“Where are you from?” was not designed to be a difficult question. But it’s a question I heard a lot this weekend. My husband and I attended our son’s baseball parents’ weekend at Mississippi State University. Most of the folks, naturally, were from Mississippi. And we’re from…. ?
On the roster, it says my son is from Potomac, Maryland. That makes sense, as he was only with us here on Treasure Island for two weeks. But he doesn’t have an address or a place to call home in Maryland, anymore.
I still tell people I’m from Maryland. When I meet people in Florida, it’s the first topic of conversation, and many of them are from other places, too. In Mississippi, I explained that we live in Florida now but we are from Maryland. After all, I lived there almost my entire life. I’ve only had a Florida driver’s license for a little more than two months.
How does one transition from being from one place to another? I still read my hometown newspaper every day (granted, it’s a little different on my iPad.) I follow the D.C. news station on Twitter. I keep up with local gossip from all my Facebook friends back home.
I lived in that house in Potomac for 12 years – the longest I’d ever lived in any single home. In the summer, the top floor was way too hot. It had a tendency to lose power during snowstorms and thunderstorms, and it took forever for the power to come back on. One winter we were trapped there for three days without power with two feet of snow on the ground, and the temperature in the house got down to 35 degrees. I hated the house during that time. But it was mine.
This house in Florida isn’t mine. Of course it’s not because we’re renting it. But we also got rid of all our furniture and rented the home fully furnished. I had loved the furniture we had bought over the years – the tiled kitchen table, the sectional sofa with the marble coffee table. There’s nothing in this house I would have ever bought myself. (OK, the furniture in the movie theatre is pretty cool.)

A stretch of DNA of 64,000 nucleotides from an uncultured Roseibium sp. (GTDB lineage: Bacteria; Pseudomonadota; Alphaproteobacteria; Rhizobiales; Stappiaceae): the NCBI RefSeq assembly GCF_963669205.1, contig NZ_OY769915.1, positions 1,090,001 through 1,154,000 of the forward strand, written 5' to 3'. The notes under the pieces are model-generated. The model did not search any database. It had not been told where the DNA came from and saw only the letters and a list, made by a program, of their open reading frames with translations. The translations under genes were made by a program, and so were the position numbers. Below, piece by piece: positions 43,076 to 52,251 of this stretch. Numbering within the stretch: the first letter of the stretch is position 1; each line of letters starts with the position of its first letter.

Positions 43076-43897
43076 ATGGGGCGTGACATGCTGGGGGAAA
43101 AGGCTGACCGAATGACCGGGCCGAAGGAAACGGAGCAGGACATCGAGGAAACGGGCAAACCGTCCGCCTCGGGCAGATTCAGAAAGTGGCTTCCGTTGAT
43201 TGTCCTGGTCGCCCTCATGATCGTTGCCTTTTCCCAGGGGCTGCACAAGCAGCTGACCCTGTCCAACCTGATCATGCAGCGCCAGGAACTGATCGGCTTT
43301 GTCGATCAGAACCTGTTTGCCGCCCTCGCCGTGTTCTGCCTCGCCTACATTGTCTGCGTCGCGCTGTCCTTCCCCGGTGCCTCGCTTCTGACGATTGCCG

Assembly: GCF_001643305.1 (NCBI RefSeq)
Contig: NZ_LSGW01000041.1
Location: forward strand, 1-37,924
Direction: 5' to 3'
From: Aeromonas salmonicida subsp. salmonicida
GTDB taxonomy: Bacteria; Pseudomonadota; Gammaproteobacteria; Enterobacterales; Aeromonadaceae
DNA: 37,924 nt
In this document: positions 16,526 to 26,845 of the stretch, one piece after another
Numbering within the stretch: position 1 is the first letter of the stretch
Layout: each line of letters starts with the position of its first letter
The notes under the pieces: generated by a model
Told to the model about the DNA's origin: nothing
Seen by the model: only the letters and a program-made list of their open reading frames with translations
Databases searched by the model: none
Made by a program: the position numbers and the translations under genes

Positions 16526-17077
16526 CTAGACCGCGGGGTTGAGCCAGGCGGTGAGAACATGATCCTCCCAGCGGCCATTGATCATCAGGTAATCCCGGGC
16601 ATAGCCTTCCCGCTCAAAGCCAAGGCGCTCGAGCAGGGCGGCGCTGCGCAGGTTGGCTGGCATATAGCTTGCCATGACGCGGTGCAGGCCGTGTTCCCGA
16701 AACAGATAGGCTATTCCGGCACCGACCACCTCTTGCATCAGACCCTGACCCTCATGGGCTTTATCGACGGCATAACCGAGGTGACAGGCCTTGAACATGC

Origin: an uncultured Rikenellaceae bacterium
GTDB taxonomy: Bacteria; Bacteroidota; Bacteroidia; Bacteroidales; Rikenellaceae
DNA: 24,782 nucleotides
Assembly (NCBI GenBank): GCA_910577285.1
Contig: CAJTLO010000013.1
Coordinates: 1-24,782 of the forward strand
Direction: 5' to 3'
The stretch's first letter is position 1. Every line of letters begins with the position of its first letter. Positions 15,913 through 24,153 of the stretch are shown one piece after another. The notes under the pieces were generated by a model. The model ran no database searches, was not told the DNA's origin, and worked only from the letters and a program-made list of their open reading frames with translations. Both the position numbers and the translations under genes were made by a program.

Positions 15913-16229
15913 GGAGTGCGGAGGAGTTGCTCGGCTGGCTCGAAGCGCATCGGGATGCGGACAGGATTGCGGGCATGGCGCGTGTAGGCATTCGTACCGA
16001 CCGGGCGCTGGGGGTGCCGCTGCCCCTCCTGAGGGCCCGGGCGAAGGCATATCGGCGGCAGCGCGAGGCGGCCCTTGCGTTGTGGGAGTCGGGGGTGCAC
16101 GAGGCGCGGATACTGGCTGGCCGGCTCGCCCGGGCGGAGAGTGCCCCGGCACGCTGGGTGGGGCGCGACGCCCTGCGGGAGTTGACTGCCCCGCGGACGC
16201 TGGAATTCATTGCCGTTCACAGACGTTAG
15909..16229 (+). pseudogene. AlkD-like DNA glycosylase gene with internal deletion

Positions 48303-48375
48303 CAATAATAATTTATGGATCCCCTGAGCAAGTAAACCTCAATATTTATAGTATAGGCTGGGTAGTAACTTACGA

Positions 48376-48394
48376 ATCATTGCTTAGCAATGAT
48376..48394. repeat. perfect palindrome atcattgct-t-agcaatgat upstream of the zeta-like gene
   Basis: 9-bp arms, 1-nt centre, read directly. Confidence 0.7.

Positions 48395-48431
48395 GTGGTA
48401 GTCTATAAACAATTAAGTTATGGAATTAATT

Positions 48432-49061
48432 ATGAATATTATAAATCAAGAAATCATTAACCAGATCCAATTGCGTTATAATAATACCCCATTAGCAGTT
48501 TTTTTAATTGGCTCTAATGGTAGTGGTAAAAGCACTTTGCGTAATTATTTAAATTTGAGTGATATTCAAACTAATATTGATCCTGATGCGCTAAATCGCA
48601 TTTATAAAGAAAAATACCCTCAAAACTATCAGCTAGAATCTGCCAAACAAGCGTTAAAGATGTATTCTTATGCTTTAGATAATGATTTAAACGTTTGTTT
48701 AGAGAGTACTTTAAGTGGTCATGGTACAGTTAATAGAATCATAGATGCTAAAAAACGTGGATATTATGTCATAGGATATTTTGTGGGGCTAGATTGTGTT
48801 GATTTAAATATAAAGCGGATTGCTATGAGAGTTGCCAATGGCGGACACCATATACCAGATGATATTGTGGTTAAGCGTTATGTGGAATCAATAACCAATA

Plus, since I don’t know how long we’ll be staying (for various reasons, one out of our control, we may not be here the full year), I’ve only unpacked a few family photos and none of our artwork. We still have a room filled with boxes. It’s hard to feel at home when you’re not completely unpacked, and when the landlord’s giant painting of angry lions stares at you from across the hall.
And of course, how could this place feel like home when my son isn’t here? In an odd way, I think that helps with not missing him so badly. I don’t have 12 years of memories of eating dinner together at that table, watching TV together on that sofa. He was only here with us for two weeks and spent most of that time at the gym. He has a room here, of course, but since it’s not his furniture or his posters, it doesn’t feel like his. I’m sure if we were still in Potomac, I’d be going into his room every day and missing him terribly.
Strangely enough, the dog has made herself at home quite easily. She has a favorite perch. She enjoys guarding the front door. And she very much prefers the back yard, with the pool, the dock and the fence that allows her to run around unleashed. It is her home and she isn’t going to let anyone forget it. I guess wherever Tom and I are, that’s home to her.